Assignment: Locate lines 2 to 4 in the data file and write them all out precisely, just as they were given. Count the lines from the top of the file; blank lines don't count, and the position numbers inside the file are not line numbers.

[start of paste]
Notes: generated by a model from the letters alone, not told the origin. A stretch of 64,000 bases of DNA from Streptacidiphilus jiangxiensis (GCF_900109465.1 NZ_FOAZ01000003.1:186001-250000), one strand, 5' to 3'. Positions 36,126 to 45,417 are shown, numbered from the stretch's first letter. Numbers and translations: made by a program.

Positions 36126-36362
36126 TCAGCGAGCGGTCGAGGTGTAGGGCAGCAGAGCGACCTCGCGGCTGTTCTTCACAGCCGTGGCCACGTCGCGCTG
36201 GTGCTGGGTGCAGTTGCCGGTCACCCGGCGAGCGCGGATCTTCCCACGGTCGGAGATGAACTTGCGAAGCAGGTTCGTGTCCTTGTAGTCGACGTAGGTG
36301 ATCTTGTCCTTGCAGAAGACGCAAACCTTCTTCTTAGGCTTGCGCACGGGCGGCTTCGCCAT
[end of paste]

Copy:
Positions 36126-36362
36126 TCAGCGAGCGGTCGAGGTGTAGGGCAGCAGAGCGACCTCGCGGCTGTTCTTCACAGCCGTGGCCACGTCGCGCTG
36201 GTGCTGGGTGCAGTTGCCGGTCACCCGGCGAGCGCGGATCTTCCCACGGTCGGAGATGAACTTGCGAAGCAGGTTCGTGTCCTTGTAGTCGACGTAGGTG